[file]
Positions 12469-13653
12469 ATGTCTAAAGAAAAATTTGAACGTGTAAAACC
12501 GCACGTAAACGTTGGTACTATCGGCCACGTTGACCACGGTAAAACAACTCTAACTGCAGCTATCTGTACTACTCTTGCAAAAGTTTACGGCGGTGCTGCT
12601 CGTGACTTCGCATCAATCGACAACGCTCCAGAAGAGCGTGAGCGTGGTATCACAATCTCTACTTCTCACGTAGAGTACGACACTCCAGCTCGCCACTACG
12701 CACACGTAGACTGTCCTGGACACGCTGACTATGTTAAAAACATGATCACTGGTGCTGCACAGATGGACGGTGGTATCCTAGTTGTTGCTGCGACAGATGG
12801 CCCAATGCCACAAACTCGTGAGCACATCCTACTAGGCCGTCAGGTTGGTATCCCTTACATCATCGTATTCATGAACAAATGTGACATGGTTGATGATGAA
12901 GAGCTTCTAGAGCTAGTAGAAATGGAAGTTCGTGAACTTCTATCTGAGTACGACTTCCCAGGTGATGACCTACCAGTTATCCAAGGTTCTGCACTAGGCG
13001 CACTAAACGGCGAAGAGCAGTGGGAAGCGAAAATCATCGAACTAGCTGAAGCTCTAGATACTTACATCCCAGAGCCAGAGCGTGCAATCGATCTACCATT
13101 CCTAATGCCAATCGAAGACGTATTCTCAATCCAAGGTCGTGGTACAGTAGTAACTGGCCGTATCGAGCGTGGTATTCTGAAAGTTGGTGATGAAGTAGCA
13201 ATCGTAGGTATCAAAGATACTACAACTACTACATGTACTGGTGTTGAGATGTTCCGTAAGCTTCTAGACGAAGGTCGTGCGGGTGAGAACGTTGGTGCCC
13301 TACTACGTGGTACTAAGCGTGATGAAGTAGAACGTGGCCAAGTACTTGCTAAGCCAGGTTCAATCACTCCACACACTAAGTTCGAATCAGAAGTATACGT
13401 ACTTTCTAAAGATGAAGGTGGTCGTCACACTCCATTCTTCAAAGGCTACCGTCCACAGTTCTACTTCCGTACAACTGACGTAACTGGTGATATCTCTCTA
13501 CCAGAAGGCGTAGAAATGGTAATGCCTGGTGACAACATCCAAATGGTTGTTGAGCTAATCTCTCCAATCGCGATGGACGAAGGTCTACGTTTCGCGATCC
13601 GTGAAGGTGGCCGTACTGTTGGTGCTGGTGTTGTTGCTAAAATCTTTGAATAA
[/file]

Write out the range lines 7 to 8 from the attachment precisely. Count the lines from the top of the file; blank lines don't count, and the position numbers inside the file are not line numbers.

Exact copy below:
12901 GAGCTTCTAGAGCTAGTAGAAATGGAAGTTCGTGAACTTCTATCTGAGTACGACTTCCCAGGTGATGACCTACCAGTTATCCAAGGTTCTGCACTAGGCG
13001 CACTAAACGGCGAAGAGCAGTGGGAAGCGAAAATCATCGAACTAGCTGAAGCTCTAGATACTTACATCCCAGAGCCAGAGCGTGCAATCGATCTACCATT